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This Week in JAMA | March 20, 2013|

This Week in JAMA FREE

JAMA. 2013;309(11):1069. doi:10.1001/jama.2012.145307.
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ALISKIREN, MORTALITY, AND HEART FAILURE READMISSIONS

Among patients with heart failure, rates of early rehospitalization and mortality are high. In a randomized, placebo-controlled trial that enrolled 1639 patients hospitalized for heart failure with reduced left ventricular ejection fraction, Gheorghiade and colleagues investigated whether adding aliskiren—a direct renin inhibitor—to standard therapy would decrease the rate of cardiovascular mortality or rehospitalization for heart failure. The authors report that the addition of aliskiren to standard therapy did not improve these outcomes at 6 months after discharge.

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LONG-TERM MORTALITY AFTER STROKE

Approximately 10% of strokes occur in patients younger than 50 years; however, only limited data exist on long-term prognosis following stroke in younger adults. In an analysis of data from 959 consecutive Dutch patients aged 18 through 50 years with a first-ever acute stroke or transient ischemic attack, Rutten-Jacobs and colleagues assessed long-term mortality during a mean follow-up of 11.1 years. The authors compared all-cause mortality in the stroke cohort with expected mortality in the general population (age and sex matched) and found that for each stroke type, observed 20-year mortality among 30-day survivors exceeded mortality in the general population. In an editorial, Hankey discusses stroke in younger adults and implications for long-term follow-up.

ED PRESENTING COMPLAINT VS DISCHARGE DIAGNOSIS

To reduce emergency department (ED) utilization and potential health care costs, denial of payment if a discharge diagnosis appears to reflect a nonurgent condition has been considered. In an analysis of 34 942 ED visits included in the 2009 National Hospital Ambulatory Medical Care Survey, Raven and colleagues determined that based on the discharge diagnosis, an estimated 6.3% of visits were likely “primary care treatable diagnoses.” However, the chief complaints reported for these visits were the same as those reported for 88.7% of all visits, a substantial proportion of which required immediate emergency care or hospital admission. In an editorial, Adams discusses solutions to ED overuse for nonacute conditions.

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ERITORAN FOR TREATMENT OF SEPSIS

Lipopolysaccharide—a cell membrane component of gram-negative bacteria—triggers the inflammatory response in gram-negative sepsis through activation of the MD2:Toll-like receptor 4 (TLR4). In a randomized, placebo-controlled trial that enrolled 1961 patients with severe sepsis, Opal and colleagues found that use of eritoran—a TLR4 antagonist—did not significantly improve sepsis-related mortality rates at 28 days.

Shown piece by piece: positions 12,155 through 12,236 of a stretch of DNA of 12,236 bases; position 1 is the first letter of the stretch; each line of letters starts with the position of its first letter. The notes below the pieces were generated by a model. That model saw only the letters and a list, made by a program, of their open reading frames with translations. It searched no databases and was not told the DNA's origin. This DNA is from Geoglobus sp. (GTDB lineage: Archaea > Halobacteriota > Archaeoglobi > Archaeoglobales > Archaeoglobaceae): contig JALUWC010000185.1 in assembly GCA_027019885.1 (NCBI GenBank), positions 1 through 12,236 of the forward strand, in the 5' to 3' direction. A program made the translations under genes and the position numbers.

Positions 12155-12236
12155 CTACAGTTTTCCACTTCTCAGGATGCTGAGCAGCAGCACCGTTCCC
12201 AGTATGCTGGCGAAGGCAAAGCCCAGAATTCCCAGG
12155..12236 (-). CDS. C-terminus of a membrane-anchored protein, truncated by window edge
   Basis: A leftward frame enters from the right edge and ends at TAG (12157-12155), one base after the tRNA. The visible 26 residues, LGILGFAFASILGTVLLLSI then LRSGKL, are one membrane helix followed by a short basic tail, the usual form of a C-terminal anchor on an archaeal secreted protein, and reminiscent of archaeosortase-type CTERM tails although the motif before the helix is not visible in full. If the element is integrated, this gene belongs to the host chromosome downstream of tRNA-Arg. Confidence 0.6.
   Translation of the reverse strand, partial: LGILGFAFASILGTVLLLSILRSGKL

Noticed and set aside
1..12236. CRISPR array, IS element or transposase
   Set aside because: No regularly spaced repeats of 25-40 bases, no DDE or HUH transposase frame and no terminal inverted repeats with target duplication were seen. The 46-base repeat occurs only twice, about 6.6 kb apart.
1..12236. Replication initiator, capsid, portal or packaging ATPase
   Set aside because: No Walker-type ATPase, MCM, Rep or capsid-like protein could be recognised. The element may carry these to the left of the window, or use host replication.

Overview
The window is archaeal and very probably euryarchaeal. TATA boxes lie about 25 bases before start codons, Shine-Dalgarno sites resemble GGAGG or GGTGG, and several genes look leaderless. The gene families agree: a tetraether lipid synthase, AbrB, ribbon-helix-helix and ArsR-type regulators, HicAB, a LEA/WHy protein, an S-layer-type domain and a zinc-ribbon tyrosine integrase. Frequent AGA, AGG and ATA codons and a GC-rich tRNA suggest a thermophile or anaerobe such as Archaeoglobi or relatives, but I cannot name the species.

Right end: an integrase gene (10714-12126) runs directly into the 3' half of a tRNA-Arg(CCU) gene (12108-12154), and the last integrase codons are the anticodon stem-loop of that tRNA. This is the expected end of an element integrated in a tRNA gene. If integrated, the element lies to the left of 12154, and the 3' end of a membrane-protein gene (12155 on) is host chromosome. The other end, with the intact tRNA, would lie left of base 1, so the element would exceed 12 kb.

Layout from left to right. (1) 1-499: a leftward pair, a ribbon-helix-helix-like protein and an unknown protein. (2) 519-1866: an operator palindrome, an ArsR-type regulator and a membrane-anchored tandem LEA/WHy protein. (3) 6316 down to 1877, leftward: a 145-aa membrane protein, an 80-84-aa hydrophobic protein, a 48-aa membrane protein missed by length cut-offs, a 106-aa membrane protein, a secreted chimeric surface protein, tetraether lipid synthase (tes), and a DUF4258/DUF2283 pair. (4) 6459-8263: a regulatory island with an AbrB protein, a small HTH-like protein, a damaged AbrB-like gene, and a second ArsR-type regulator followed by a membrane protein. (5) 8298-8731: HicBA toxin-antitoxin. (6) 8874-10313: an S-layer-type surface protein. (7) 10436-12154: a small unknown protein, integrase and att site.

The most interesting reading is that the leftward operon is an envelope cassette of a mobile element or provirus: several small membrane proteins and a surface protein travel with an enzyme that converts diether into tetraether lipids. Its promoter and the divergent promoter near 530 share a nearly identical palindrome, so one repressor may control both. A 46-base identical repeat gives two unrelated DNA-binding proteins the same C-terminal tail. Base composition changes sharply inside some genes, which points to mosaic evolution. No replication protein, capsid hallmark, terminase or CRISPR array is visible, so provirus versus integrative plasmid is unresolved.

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CLINICIAN'S CORNER COMPUTED TOMOGRAPHY SCREENING FOR LUNG CANCER

Ms L, a 64-year-old woman whose father died of lung cancer and who accumulated 30 pack-years of smoking before successfully quitting, is considering lung cancer screening. Boiselle discusses the lack of evidence for chest radiography in lung cancer screening; the evidence and current guidelines for use of computed tomography for screening, and the associated risks and costs.

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MEDICAL NEWS & PERSPECTIVES

Strains of Mycobacterium tuberculosis in South Africa resistant to 10 drugs have raised concerns about infections that might be impossible to treat.

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VIEWPOINTS

Clinician-led health services innovation

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Educating physicians about responsible resource management

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Improving cardiovascular health: balancing discovery and delivery

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Can ACOs improve population health?

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Bridging the divide between population health and health care

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A PIECE OF MY MIND

“A single medical record that is accessible to both caregivers and patients challenges us to communicate in language that is clear and accurate but free of judgment and bias.” From “278.00 Obesity, Not Otherwise Specified.”

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EDITOR'S AUDIO SUMMARY

Dr Fontonarosa summarizes and comments on this week's issue. Go to http://jama.ama-assn.org/misc/audiocommentary.dtl

AUTHOR IN THE ROOM TELECONFERENCE

Join Phillip Boiselle, MD, April 17, from 2 to 3 PM eastern time to discuss computed tomography for lung cancer screening. To register, go to http://www.ihi.org/AuthorintheRoom.

JAMA PATIENT PAGE

For your patients: Information about screening tests.

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The American Medical Association is accredited by the Accreditation Council for Continuing Medical Education to provide continuing medical education for physicians. The AMA designates this journal-based CME activity for a maximum of 1 AMA PRA Category 1 CreditTM per course. Physicians should claim only the credit commensurate with the extent of their participation in the activity. Physicians who complete the CME course and score at least 80% correct on the quiz are eligible for AMA PRA Category 1 CreditTM.
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